Holiday Parenting Time Struggles

If it’s your first year dealing with a new coparenting arrangement through the holiday season, you’re not alone. Each year we hear the same things, over and over again, from the moms who are having to experience navigating a new normal at the so-called ‘most wonderful time’ of the year.

In a lot of ways, I imagine I know how you’re feeling. My husband works in a field where he’s gone for half the year, so he misses literally every other Christmas. In the years that we have him for Christmas, I’m filled with Christmas cheer. In September, I’m decorating, making hot cocoa (even if it’s 85 degrees out) and screening Christmas movies with my kids.

In ‘off’ years, I struggle a little bit. I’m still excited, and I do all the things for and with my kids leading up to the holiday, but I just don’t feel it as much. It doesn’t feel as joyful.

I have not had the experience of waking up on Christmas morning without my children, or of having nowhere to go and nothing to do on Thanksgiving. But I’ve worked with a lot of women, and I’ve crafted a lot of custody agreements that have given a lot of really careful thought to the holidays and exactly how to handle them. Incidentally, I do recommend that you give it a bit of thought yourself, too.

Coparenting always comes with its share of struggles; there’s no getting around that. You’re learning to navigate something completely foreign, and it doesn’t come gracefully to most parents. It’s definitely learned.

But to the extent that you can give your family arrangement a little thought and then spend some time devising a schedule that will work for you, it’s definitely going to be time well spent. I can tell you that no two families are the same, and no two sets of concerns – surrounding the holidays or vacation or literally any other issue related to custody and visitation – are exactly the same. Neither are the solutions, which can be as simple or as complex or as infinitely varied as the families creating them.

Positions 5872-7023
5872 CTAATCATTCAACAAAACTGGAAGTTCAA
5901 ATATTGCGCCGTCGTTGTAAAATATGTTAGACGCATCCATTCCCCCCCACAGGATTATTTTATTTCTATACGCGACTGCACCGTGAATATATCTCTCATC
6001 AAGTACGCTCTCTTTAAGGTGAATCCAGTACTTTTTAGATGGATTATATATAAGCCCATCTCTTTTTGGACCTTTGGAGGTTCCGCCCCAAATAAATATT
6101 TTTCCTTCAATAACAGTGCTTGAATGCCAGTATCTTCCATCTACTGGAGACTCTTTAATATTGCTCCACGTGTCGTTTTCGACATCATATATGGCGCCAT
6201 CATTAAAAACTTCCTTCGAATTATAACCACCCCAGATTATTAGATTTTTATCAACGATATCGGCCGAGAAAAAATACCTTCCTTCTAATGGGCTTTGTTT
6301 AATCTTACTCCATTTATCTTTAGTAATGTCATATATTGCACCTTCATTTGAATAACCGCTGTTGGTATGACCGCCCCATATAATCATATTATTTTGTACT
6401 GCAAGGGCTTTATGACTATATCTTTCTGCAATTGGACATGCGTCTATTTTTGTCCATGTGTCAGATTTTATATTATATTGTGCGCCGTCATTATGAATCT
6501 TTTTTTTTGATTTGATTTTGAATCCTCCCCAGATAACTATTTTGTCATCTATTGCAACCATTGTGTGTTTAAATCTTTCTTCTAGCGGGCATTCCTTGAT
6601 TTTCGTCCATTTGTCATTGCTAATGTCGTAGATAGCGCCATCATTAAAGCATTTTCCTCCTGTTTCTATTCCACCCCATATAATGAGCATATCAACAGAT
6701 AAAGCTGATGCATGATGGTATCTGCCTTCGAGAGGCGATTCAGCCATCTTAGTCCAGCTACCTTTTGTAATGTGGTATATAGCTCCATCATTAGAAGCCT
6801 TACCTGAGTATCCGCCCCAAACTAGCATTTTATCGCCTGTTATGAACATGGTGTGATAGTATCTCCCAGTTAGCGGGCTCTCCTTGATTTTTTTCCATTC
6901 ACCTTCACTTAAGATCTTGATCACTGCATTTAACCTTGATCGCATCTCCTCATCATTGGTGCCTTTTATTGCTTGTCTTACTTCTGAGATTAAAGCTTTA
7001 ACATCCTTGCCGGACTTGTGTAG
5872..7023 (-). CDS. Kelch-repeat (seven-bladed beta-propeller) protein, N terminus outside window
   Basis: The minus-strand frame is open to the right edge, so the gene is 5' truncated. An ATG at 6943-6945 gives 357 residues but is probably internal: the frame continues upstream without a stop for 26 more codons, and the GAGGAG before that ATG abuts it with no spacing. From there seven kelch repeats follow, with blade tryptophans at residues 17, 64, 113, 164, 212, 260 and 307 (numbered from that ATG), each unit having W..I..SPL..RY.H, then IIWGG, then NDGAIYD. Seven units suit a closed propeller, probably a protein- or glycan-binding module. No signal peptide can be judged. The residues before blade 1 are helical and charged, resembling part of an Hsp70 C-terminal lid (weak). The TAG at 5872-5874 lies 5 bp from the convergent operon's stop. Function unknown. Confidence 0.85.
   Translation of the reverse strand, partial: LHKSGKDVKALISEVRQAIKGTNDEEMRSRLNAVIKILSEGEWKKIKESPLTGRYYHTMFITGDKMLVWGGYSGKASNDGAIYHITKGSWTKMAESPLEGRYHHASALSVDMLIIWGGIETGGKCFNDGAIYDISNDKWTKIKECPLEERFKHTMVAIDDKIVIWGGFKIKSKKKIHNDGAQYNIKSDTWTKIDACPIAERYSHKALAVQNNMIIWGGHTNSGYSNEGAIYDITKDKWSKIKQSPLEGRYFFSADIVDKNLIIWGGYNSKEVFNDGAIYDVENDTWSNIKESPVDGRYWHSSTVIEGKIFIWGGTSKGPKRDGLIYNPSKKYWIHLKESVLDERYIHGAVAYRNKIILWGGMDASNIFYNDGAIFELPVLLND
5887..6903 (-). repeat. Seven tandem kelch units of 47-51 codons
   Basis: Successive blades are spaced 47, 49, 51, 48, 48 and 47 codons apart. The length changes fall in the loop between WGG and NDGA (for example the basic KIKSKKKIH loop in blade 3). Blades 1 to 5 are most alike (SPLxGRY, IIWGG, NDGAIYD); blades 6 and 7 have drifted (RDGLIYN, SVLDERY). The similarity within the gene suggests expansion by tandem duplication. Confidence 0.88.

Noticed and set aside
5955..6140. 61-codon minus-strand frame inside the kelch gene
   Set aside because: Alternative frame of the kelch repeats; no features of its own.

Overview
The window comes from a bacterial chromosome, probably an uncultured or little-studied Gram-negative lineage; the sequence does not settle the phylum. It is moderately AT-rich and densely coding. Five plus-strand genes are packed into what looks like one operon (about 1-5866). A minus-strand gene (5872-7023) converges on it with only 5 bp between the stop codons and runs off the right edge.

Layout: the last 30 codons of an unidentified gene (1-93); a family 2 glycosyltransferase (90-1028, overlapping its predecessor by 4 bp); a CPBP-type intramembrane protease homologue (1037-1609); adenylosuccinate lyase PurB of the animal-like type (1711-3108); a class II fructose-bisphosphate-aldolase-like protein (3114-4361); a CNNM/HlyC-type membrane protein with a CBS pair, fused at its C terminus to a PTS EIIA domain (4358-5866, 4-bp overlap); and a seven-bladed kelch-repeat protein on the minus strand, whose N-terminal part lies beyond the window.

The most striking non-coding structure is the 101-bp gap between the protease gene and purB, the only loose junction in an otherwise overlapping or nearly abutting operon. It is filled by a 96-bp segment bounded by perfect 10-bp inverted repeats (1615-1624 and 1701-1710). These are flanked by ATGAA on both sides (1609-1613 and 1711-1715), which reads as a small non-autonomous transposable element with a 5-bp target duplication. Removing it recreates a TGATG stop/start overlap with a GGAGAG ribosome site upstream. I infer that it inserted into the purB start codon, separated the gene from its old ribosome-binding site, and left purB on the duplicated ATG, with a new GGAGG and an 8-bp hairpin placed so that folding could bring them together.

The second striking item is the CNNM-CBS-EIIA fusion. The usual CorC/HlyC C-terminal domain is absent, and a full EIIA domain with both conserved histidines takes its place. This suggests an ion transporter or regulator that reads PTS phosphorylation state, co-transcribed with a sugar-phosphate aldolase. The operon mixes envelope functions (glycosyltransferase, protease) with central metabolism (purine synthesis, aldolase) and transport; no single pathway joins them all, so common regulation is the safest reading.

Custody and visitation are not ‘one size fits all’ propositions. What works for someone else may not work for you. But maybe consider some alternatives.
What if you trade Christmas (or whatever other important religious or cultural holiday that is important to you) for something else?

Is the magic of Christmas morning the most important thing to you? Suggest an arrangement where you get all of the Christmases, but he gets all of something else that he really enjoys – Halloween, or the 4th of July, or every year on the third week in June when his family travels to the Outer Banks.

What if you take Christmas morning, but he picks up the kids on Christmas afternoon every year?

If he’s not religious, or comes from a family with a different religious background, you could trade. You get all the Christmases, he gets all the Yom Kippurs.

In general, we advise that parents come up with a plan for dealing with a lot of relevant holidays – Thanskgiving, Christmas, Easter, etc – because they often come along with corresponding breaks from school. There’s no question that the school calendar favors the Christian holidays, but this isn’t a policy discussion – it’s a custody one. Even if you’re Jewish or Jehovah’s Witness or something else, you’ll still want to divide the school breaks.

Add in your own holidays, too. If you are Jewish, or Muslim, or whatever else, include your specific holidays – and figure out a plan that accommodates them, regardless of what the school calendar prioritizes.

What if you alternate years where you take the entire winter holiday break from school?

Not everyone is local. We have a significant military presence in our area. If your family isn’t local, then splitting December 25th in half may not make sense.
For some families, the best arrangement is to divide the entirety of the break up. Maybe it feels terrible in the years that you don’t have your children, but then on the years that you do, you can spend the holidays 100% in the way you want. If you need to travel to see family and want to maximize that school break, the holidays can be a great time to do it.